December 2015 Br J Cardiol 2015;22:156 doi:10.5837/bjc.2015.042
Sathish Parasuraman, Konstantin Schwarz, Nicholas D Gollop, Brodie L Loudon, Michael P Frenneaux
April 2013 Br J Cardiol 2013;20:78 doi:10.5837/bjc.2013.012 Online First
Garyfallia Pepera, Paul D Bromley, Gavin R H Sandercock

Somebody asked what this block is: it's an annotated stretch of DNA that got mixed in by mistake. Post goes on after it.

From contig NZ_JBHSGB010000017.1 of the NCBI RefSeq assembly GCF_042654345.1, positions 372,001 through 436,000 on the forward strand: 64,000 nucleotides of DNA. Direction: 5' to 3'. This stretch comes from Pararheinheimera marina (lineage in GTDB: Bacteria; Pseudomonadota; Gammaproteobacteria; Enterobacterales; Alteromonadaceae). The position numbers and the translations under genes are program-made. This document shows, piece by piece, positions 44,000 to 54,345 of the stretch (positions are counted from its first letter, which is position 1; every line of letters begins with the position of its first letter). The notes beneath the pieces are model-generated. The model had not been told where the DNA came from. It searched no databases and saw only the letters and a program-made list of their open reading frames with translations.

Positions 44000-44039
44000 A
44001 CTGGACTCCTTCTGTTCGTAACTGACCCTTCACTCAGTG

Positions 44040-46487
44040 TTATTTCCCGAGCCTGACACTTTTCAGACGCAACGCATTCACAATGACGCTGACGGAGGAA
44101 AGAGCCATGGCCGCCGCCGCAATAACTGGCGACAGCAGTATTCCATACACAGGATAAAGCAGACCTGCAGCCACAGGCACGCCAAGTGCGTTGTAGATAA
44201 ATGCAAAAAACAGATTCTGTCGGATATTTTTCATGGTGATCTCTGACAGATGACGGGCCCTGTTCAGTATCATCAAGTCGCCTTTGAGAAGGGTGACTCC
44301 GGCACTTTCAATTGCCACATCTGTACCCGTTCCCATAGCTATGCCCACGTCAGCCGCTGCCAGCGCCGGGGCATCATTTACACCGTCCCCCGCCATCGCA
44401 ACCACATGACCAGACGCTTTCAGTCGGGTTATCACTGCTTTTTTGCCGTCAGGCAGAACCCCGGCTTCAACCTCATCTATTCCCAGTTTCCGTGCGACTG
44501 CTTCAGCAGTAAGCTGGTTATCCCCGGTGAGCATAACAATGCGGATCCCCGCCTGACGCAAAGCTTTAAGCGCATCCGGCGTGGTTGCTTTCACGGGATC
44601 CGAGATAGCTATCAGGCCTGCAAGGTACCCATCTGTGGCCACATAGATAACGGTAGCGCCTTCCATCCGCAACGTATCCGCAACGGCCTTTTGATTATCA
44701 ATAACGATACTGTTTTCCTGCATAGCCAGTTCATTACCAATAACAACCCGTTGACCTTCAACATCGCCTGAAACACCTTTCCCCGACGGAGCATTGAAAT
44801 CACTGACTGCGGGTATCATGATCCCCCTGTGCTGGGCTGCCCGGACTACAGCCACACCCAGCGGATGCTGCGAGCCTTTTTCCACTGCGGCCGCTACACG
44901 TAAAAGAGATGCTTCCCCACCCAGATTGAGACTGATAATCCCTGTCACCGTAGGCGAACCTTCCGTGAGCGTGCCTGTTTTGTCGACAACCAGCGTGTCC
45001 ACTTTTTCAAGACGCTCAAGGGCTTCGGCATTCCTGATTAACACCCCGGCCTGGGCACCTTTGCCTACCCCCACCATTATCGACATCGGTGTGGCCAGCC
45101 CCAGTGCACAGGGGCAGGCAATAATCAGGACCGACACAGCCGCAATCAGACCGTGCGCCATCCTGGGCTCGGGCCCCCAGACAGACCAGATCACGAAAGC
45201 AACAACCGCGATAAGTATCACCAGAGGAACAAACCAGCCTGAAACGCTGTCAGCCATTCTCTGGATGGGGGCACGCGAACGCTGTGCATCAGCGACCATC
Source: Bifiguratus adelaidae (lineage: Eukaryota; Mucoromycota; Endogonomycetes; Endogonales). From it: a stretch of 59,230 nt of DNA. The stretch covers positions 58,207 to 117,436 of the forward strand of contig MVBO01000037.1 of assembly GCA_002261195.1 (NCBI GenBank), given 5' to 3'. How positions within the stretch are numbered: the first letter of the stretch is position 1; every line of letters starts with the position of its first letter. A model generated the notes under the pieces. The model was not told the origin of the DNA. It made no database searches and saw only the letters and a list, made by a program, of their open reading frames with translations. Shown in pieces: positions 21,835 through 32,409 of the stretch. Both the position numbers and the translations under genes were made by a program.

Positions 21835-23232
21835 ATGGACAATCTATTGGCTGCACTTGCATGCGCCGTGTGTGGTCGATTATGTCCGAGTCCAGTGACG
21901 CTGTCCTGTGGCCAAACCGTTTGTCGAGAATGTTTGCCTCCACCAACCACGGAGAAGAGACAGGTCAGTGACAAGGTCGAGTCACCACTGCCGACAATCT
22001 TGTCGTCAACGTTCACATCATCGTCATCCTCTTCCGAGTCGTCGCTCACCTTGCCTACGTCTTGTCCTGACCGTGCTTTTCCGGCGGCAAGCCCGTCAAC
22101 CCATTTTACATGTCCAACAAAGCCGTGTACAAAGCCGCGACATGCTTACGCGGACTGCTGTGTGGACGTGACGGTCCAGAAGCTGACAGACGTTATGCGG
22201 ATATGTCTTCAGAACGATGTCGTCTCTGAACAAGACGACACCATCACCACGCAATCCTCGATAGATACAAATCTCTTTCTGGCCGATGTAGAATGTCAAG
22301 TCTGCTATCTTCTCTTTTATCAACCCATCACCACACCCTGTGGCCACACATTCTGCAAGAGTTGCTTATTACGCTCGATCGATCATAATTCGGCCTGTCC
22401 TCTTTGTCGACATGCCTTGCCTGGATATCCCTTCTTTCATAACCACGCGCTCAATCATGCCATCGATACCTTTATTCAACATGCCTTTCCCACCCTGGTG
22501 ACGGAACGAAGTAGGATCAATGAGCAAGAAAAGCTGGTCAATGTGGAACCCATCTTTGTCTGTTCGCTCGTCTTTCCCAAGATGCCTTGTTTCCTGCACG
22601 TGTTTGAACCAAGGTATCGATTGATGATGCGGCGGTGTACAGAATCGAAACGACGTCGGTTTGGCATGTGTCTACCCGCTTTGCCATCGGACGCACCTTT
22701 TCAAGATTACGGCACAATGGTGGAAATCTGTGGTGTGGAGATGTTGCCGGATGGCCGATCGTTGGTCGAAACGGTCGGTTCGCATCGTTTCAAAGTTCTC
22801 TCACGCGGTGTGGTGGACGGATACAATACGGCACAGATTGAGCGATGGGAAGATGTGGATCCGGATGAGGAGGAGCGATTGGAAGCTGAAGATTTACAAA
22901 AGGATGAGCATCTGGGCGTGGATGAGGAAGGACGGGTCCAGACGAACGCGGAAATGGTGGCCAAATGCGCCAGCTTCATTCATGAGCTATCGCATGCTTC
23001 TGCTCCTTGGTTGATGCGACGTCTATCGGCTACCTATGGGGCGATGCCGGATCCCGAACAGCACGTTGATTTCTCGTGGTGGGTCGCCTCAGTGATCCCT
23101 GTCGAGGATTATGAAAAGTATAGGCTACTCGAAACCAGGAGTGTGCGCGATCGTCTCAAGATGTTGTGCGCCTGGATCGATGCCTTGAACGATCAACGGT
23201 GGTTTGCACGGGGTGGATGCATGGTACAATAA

Introduction Exercise is well recognised as a tool for assessment, prevention and management of cardiovascular disease.1 Cardiac patients are encouraged to attend cardiac rehabilitation programmes including elements of supervised exercise. Such programmes can reduce mortality and morbidity rates by up to 27%.2,3 Despite the benefits derived from participation in exercise-based cardiac rehabilitation, exercise itself may act as a trigger for myocardial ischaemia or cardiac arrest in patients with established coronary heart disease.4 During rehabilitation, cardiovascular event rates range from 12.3 to 37.4 per million patient hours of exercise.